Why Abrasion Resistance is Essential for Compressors & Manufacturing
Machinery’s moving parts are subject to abrasion, which is the tendency of friction to weaken or wear down material. That’s why, from spacecrafts to airplanes to more earth-bound machines, attention to abrasion resistance is necessary.
Abrasion resistance is the ability of machine parts, composite or pure materials, and entire structures to weather repeated friction. Strong resistance enables these elements to continue functioning safely and efficiently, avoiding wear caused by repetitive mechanical motion.
Abrasion can occur in moving parts as well as fixed elements which support and interact with moving parts.
How Does Abrasion Occur?
Abrasion can take place simultaneously on completely separate fixed and moving elements. For example, car tire tread wears down due to repeated, forceful impact with the concrete of roads.
But at the same time, the concrete is experiencing abrasion as well due to wear and tear from thousands of cars pressing on it at high speeds, as well as from weather extremes and possible anti-ice treatments.
Abrasion resistance can help both objects maintain their structural integrity: The rubber of the tire may be constructed from a wear-resistant compound and sealed with a coating which protects it.
At the same time, the road may be made of a type of concrete which withstands temperature changes well and can endure a great deal of weight and friction.
It’s easy to see how this principle can be applied to abrasion resistance in compressors and manufacturing.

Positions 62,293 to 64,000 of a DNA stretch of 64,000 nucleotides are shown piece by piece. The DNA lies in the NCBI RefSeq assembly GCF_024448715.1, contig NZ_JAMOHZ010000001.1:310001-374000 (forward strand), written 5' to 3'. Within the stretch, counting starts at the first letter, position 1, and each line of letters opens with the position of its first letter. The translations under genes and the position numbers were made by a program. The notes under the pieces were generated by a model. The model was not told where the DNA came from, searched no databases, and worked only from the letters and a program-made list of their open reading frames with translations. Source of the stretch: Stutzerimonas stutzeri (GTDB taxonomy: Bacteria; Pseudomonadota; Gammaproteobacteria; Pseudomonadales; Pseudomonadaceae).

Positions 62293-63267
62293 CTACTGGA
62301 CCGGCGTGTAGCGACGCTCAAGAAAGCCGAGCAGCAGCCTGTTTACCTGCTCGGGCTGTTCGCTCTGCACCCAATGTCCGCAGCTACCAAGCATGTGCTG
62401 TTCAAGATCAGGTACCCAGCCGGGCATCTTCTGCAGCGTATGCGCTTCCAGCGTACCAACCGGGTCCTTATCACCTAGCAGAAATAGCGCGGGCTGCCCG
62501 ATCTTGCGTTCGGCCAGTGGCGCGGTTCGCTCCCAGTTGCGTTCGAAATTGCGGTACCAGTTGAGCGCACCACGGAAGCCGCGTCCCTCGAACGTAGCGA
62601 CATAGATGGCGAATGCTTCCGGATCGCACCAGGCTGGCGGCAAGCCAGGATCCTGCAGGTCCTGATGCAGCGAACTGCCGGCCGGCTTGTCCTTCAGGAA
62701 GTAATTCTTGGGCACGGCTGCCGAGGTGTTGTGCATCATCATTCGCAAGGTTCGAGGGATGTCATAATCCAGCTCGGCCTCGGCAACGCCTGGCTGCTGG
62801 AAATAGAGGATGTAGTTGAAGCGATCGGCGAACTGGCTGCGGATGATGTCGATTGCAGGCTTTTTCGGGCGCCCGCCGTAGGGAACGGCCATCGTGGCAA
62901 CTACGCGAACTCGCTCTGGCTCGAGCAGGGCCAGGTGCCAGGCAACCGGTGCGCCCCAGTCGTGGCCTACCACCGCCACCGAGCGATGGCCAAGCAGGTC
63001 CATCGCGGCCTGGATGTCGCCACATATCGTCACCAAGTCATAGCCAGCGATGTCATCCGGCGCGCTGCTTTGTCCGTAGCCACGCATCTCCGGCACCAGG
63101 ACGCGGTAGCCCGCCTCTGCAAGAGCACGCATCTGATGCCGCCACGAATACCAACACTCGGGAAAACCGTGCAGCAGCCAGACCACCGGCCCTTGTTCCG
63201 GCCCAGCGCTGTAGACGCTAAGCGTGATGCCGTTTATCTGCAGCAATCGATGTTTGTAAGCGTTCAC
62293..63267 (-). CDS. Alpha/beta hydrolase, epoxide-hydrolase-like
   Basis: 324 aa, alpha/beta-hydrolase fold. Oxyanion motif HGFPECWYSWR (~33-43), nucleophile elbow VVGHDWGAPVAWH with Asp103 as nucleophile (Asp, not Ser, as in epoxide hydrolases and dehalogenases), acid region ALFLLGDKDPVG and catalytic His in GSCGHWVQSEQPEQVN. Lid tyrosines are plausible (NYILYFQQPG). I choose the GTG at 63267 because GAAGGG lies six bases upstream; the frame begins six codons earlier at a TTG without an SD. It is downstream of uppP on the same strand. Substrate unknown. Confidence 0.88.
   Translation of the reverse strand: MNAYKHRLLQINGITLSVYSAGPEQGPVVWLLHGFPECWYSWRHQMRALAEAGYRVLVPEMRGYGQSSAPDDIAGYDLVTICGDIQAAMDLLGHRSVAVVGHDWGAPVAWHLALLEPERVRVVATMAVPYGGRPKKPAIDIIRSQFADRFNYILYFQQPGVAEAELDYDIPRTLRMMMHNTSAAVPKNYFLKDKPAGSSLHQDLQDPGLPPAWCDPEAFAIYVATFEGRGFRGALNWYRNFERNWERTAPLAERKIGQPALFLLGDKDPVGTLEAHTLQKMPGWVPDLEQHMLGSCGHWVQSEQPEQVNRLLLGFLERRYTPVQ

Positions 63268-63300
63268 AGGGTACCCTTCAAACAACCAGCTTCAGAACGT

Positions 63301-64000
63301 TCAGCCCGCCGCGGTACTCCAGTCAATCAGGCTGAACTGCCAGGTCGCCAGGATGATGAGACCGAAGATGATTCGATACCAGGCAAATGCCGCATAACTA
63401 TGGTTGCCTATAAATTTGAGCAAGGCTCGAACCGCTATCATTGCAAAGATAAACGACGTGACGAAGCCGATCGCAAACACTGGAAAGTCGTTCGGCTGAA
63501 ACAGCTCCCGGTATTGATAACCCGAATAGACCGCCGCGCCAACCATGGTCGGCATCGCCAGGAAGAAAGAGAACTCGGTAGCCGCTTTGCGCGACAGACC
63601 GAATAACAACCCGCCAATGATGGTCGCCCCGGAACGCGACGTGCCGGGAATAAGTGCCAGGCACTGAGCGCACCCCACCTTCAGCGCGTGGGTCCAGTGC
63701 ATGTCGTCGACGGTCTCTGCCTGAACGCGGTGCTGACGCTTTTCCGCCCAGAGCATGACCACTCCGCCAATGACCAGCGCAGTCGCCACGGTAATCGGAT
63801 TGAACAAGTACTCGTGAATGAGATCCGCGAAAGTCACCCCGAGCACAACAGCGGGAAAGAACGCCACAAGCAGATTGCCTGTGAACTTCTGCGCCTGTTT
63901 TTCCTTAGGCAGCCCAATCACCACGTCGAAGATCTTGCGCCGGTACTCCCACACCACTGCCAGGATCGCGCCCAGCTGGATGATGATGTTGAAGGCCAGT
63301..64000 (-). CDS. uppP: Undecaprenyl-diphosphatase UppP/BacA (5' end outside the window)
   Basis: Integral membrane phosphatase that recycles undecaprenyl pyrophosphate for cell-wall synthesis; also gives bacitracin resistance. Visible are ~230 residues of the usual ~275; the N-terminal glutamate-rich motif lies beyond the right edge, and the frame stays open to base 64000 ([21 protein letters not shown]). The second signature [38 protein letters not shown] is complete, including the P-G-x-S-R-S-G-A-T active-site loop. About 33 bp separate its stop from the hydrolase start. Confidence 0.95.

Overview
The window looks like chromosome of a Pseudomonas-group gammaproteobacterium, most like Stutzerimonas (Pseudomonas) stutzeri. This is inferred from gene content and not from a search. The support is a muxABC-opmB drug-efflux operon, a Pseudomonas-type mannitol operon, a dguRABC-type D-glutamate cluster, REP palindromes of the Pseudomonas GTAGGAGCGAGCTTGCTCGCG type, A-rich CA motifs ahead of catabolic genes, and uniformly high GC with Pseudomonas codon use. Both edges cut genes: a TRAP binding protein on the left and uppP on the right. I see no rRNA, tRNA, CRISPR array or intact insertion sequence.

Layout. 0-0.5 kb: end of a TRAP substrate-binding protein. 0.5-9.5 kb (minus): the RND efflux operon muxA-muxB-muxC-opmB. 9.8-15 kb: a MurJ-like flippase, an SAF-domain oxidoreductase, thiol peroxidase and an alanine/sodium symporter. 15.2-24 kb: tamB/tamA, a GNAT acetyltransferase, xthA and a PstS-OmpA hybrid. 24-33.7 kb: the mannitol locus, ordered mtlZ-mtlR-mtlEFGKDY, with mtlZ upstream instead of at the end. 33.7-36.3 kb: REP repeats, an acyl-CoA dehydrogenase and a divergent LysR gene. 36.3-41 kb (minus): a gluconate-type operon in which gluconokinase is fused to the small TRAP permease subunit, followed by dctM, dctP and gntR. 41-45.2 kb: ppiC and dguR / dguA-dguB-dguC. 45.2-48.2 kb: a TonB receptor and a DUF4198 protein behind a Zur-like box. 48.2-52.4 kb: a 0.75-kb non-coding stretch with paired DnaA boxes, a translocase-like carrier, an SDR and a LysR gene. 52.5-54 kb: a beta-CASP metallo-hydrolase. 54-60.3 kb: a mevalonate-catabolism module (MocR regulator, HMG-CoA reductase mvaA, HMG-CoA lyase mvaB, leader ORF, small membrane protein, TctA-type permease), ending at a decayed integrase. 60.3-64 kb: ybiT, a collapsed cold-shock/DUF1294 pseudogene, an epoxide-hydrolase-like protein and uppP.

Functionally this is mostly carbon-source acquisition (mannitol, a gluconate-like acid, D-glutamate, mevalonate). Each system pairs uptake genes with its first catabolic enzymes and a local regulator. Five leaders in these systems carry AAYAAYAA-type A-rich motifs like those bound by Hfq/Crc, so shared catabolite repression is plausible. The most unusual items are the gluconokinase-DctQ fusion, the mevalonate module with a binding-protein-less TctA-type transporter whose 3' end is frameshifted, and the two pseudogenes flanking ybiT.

However, in order to provide optimum resistance, it’s important to discover the extend of potential damage.
Abrasion Scrub Testing
The first step in building abrasion resistance is to determine how much wear each part in the process is receiving.
Some abrasion tests focus on the coating or varnish applied to a surface. These testers replicate usual wear and cleaning, then alert manufacturers to potential weaknesses due to scratching or even loss of color.
Some manufacturers turn to these tests when deciding on coatings for new or upgraded machinery. Others use them on a regular basis to see how resistance adjustments to a machine might be faring.
– What If Liquid Is Involved?
A great many manufacturing processes call for heavy use of liquids, which introduces an entirely different set of problems in abrasion resistance.
In this case, materials must not only be strong and resilient, but waterproof and rust resistant.
Testing surfaces is even more important for this scenario, and wet abrasion scrub tests are necessary. Wet abrasion scrub testing is also vital for manufacturing parts which are constantly cleaned.
While cleanliness is essential to maintaining machine efficiency, detergents, pressure washing, and scrubbing may contribute to wear and tear, making resistance all the more imperative.
1. Abrasion Resistance in Materials
Once a manufacturer understands how much daily stress each surface will encounter, it becomes easier to focus on which materials are best able to support resistance.
Alloys are popular abrasion resistant materials, as they can provide a base which is lightweight as well as strong.
A composite of two metals, alloys are often the result of a great deal of research and development.
Ultra-strong alloys are put into use in machines which do jobs that are by definition abrasion, such as sanders, grinders, and the edges of trowels.